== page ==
Sequence of returns can play a role in your overall portfolio.
Provided by Kenneth Hagel
A thoughtful retirement strategy may help you pursue your many retirement goals. That strategy must consider many factors, and here are just a few: your income needs, the order of your withdrawals from taxable and tax-advantaged retirement accounts, the income tax implications of those withdrawals, and sequence of return risk.
Just what is the sequence of return risk? In brief, it is the risk that market declines in the early years of retirement, combined with steady withdrawals, could reduce your portfolio’s outlook.
A recent CNBC article mentioned how sequence of return risk can affect retirement accounts. It used a 20-year example – someone retiring in 2000 with $1 million in an account tracking the returns of the S&P 500, making withdrawals of $40,000 a year that increased 2% annually in view of inflation.
In 2000, a bear market began. The 37% pullback for the S&P 500 that occurred in 2000-02 would have reduced the $1 million account to about $470,000 by January 1, 2020, the end of the 20-year period. The balance reflects the annual withdrawals of $40,000 and the 2009-20 bull market.1
Now, if the order of yearly returns were flipped, the portfolio would show much different performance. At the end of the 20-year period, the retiree would have had more than $2.3 million in that account after the exact same schedule of income distributions.1
It’s critical to point out that investing involves risk, and past performance does not guarantee future results. The return and principal value of stock prices will fluctuate as market conditions change. And shares, when sold, may be worth more or less than their original cost.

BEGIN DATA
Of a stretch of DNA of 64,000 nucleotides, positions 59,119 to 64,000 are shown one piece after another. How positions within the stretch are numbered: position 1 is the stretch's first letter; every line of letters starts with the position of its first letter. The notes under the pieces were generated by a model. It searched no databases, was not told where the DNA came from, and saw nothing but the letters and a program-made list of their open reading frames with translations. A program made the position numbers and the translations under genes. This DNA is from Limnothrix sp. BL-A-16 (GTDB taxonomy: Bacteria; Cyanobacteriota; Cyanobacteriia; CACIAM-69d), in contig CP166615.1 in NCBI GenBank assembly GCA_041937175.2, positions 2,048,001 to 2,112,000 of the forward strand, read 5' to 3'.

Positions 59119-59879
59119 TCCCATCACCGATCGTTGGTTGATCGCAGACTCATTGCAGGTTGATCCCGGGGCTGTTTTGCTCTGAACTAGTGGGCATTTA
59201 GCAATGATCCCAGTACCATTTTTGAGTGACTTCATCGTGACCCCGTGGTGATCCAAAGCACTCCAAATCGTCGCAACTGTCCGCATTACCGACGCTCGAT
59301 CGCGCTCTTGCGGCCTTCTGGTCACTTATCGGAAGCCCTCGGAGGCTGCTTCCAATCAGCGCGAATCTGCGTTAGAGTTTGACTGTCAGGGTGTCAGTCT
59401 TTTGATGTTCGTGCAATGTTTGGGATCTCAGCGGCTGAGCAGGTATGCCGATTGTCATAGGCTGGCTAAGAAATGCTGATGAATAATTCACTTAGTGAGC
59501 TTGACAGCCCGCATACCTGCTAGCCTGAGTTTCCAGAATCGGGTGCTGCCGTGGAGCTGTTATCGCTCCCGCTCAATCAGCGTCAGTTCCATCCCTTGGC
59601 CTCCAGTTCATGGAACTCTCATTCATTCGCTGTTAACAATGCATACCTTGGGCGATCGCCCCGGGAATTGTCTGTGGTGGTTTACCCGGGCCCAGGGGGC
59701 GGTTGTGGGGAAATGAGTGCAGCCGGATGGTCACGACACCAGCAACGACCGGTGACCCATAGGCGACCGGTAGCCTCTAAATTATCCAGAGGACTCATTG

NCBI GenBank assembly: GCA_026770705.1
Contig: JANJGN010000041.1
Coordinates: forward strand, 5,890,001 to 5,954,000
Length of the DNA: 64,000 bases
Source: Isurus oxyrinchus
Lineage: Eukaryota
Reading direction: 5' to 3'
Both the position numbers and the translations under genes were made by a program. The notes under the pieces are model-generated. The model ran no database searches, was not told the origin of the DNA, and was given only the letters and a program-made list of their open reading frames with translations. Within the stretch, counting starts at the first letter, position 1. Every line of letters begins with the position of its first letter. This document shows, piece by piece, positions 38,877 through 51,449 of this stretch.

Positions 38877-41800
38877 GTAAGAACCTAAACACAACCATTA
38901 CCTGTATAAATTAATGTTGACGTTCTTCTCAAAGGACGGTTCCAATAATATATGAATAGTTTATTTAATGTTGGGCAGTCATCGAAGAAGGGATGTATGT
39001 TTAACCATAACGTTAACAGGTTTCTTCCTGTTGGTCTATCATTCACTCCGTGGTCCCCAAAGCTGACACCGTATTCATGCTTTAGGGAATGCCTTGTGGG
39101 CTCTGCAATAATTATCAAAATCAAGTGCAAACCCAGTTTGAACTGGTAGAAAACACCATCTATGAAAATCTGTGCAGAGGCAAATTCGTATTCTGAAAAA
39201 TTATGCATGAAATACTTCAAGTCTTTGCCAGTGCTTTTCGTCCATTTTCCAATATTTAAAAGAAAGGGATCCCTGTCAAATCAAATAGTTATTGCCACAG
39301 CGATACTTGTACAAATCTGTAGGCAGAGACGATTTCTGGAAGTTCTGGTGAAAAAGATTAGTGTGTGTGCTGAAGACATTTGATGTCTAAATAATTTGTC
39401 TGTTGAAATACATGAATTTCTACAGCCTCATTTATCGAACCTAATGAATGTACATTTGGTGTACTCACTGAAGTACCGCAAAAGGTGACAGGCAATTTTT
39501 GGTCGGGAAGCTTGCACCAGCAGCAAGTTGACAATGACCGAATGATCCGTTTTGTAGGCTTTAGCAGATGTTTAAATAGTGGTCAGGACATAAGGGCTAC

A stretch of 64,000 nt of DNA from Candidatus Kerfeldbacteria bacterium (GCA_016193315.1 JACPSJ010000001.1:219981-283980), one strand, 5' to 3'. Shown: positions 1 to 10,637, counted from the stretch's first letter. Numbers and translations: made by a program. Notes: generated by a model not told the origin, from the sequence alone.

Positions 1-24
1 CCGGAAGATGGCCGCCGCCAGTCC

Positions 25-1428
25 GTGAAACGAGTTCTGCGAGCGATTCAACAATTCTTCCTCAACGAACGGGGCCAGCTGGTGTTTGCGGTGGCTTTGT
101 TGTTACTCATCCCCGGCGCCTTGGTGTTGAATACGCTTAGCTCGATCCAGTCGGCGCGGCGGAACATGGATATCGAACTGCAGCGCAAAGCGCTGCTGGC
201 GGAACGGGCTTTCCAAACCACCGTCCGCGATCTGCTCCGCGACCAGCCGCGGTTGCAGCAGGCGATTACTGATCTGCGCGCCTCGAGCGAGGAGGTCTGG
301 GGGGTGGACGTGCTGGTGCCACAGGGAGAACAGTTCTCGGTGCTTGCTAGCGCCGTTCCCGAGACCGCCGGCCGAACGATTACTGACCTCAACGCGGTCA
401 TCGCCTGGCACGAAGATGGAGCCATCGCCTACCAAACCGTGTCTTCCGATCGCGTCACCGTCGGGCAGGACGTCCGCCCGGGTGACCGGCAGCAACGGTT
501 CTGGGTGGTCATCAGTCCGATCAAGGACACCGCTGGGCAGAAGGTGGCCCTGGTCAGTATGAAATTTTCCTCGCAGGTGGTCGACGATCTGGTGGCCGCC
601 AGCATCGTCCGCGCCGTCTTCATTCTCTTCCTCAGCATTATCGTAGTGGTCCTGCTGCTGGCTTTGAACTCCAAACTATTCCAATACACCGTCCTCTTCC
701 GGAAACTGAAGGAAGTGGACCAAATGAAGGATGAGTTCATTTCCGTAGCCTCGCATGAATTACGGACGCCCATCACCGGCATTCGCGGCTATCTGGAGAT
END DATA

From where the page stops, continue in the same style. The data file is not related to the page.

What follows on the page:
The S&P 500 Composite Index is an unmanaged index that is considered representative of the overall U.S. stock market. Individuals cannot invest directly in an index, and index performance is not indicative of the past performance of a particular investment.
In retirement, it is vital to address risk and volatility. You have less time and may have fewer opportunities to rebuild your savings. Fortunately, there are ways to address the challenge of sequence of return risk and manage your portfolio risk while looking for opportunities.
Kenneth Hagel may be reached at 509-735-9000 or email@example.com
This material was prepared by MarketingPro, Inc., and does not necessarily represent the views of the presenting party, nor their affiliates. This information has been derived from sources believed to be accurate. Please note – investing involves risk, and past performance is no guarantee of future results. The publisher is not engaged in rendering legal, accounting or other professional services. If assistance is needed, the reader is advised to engage the services of a competent professional. This information should not be construed as investment, tax or legal advice and may not be relied on for the purpose of avoiding any Federal tax penalty. This is neither a solicitation nor recommendation to purchase or sell any investment or insurance product or service, and should not be relied upon as such. All indices are unmanaged and are not illustrative of any particular investment.
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The information contained in this communication has been provided from sources and data believed to be reliable, but is not guaranteed by the sender or by Noble Wealth Management, Crown Capital Securities, L.P. Crown Capital Securities, L.P. is not a market maker, does not inventory securities for redistribution to the public, nor does it have any material interest in the securities which may be mentioned in this communication.
All investments contain some level of risk. Past performance is not a guarantee of future performance.
1. CNBC, January 21, 2022